Social Media and the Erosion of Mental Health Stigma
As individuals we are continually striving to grow, to adapt to new surroundings and challenges. As the world around us shifts and morphs, seemingly hour by hour, we all must work hard to keep up and not be left behind wondering what on earth happened. Scale this up, and you have a society that is perpetually advancing, always absorbing new information and assimilating it into new “Codes of Conduct”, new benchmarks of best behaviour and a new universal understanding of what is acceptable under the unspoken law of civil society.
The stigma attached to mental health is currently experiencing this in a big way, and undergoing a rapid transformation in public perception. High profile figures are leading the discussion with the likes of Steven Fry, Ruby Wax and Prince Harry freely discussing their own personal experiences on a global stage. Unafraid, unabashed and open. The level of influence afforded by these individuals cannot be under estimated, and paired with the platform of social media, the reach of their message becomes colossal. The dialogue opens up, and the universality of mental health issues becomes open to discussion, and stigmas start to be eroded.
We have already witnessed a marked shift from archaic responses to mental health issues as the public discourse has redefined what is acceptable. Consider the “Cheer up!” response to someone suffering from depression, or indeed “But you seem so confident!” when someone says they suffer from anxiety. Where previously these responses could be considered to be acceptable, even expected, they are now largely tinged with a sense of ignorance and insensitivity. In fact, according to a recent YouGov poll, 84% of people now consider our mental health to be “equally as serious” as our physical health.
How is this happening? What is the powerhouse that is driving the chipping away of these stigmas? I believe that the answer resides firmly in the now ever-present shadow at our backs; social media. No current conversation about mental health can exist without the mention of social media and its impact on our lives. The various platforms have encroached into our mentality, stitching themselves into our way of life, to such an extent that our perceptions of ourselves and the world around us are now inextricably intertwined with our habitual social media use. Our view of the world is increasingly seen through the lenses of Facebook and Twitter, and our opinion of our selfworth is more and more driven by little blue thumbs up.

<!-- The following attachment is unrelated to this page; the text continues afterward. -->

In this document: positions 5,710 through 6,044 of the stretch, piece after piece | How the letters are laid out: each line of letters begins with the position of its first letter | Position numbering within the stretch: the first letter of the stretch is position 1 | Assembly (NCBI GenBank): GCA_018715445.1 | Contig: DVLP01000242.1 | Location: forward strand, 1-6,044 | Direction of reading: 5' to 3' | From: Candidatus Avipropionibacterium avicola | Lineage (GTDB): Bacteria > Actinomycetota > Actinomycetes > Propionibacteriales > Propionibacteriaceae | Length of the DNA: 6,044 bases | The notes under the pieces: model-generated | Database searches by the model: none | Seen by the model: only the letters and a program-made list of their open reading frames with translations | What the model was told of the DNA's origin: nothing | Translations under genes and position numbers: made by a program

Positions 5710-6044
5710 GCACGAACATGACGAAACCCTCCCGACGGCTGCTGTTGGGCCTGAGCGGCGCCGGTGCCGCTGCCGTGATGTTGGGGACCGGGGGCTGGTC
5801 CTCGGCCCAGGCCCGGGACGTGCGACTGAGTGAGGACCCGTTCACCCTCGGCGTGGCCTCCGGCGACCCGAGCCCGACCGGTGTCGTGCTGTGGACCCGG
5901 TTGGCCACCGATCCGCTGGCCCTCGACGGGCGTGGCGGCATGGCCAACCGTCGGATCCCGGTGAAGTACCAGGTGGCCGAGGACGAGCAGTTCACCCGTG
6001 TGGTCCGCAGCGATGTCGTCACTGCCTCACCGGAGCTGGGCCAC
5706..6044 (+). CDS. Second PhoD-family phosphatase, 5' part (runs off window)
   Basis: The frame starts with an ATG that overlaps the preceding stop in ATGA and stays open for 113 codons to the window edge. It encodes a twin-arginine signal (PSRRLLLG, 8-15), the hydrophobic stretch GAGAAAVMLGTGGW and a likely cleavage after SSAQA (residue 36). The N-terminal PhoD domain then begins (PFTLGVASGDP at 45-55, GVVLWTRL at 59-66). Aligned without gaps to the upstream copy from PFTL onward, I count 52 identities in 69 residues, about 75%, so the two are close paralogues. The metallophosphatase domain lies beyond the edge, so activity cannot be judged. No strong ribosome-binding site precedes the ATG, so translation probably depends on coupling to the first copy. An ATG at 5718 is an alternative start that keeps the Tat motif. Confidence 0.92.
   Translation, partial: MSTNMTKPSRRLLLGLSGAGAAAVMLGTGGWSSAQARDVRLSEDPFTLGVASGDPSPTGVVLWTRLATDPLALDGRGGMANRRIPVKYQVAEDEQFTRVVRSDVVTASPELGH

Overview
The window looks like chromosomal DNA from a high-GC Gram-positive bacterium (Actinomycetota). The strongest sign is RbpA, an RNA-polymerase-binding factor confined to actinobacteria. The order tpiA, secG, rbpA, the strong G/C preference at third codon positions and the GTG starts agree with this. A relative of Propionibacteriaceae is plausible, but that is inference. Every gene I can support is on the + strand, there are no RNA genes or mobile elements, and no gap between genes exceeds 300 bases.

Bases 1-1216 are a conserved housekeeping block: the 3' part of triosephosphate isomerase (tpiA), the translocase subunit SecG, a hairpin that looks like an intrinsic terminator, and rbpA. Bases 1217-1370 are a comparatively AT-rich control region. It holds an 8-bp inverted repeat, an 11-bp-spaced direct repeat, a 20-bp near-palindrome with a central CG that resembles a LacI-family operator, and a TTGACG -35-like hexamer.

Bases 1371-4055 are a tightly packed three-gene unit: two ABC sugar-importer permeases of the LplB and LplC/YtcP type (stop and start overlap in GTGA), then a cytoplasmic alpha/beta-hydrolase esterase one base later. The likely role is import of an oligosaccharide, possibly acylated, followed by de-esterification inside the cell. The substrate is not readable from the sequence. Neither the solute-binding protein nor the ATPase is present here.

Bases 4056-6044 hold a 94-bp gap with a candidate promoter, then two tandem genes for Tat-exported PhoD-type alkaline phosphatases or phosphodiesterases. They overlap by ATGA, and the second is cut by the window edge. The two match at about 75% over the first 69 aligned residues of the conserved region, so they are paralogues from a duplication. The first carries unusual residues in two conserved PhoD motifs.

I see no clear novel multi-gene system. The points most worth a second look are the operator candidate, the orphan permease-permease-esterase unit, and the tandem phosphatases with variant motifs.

This phenomenon is still so new, yet already so influential and we ostensibly haven’t fully grasped the far-reaching nature of its power. Of course, as with so many things in life, there are benefits and pitfalls of this new God among us. With a simple scroll we can see a snapshot of our world and the people in it, and we inevitably draw comparisons with our own lives as we’re presented with best of others’. We see the highlights and peaks of those we follow, their best moments and their favourite selves. We see excitement and adventure, far off places and intimate moments. We admire the beauty of their experiences, the variety in their days, and we lap up the lives of others while we compare them to our own. The fulness of the world we scroll through, the never-ending feed of experiences we view, cannot fail to make our own lives seem empty and shallow. We compare ourselves to shiny versions of those we know and even those we don’t. Perhaps we start to question and punish ourselves for not having such a fulfilling and varied existence as everyone else. Why is my life not like this? What’s wrong with me?
But it’s not all bad! We now have instant access to so much information, more than we could ever hope to understand in a single lifetime, which gives us exposure to new and different experiences and raises conversations to a global level with ease. Our spheres of influence have grown from the small community in our immediate surroundings; friends, family, colleagues; to the vast number people on Facebook. But what does this mean for mental health, and our perceptions of it? Perhaps the most apparent result comes from the sheer scale of the shared experience social media offers us. As we all share our thoughts, feelings and experiences on such a public forum, we gather insight into commonalities that we share with those around us. Where we might have felt alone, isolated and cut off in the past; struggling to understand and cope with a mental health issue, we can now see that our struggle is perhaps not as unique as we thought. We can identify with strangers, and learn from their experiences; we can reach out for support from people we’ve never met who’re unbiased and can offer objective thoughts and suggestions; and perhaps most importantly, we can give back to the world by joining in the discussion and breaking down the barriers even further.
The sheer volume of content that we devour through social media shifts our perceptions and subliminally nudges our views in a certain direction. Every meme, every photo, every post we see influences us and tells us what our world is thinking. A two minute scroll through our feeds can change the way we think and act. As someone who has suffered with anxiety, there is comfort to be found in knowing that others have felt what i feel, and thought what i think. Comfort from understanding others’ journeys and support from knowledge that I’m not alone, that it’s not just mine to experience and just mine through which to suffer. Seeing other people openly sharing their fears and vulnerabilities encourages us to do the same. We are now opening up a secret that was never really secret, exposing something universal that can enable us to act without fear of judgement as we deepen our understanding through shared experiences.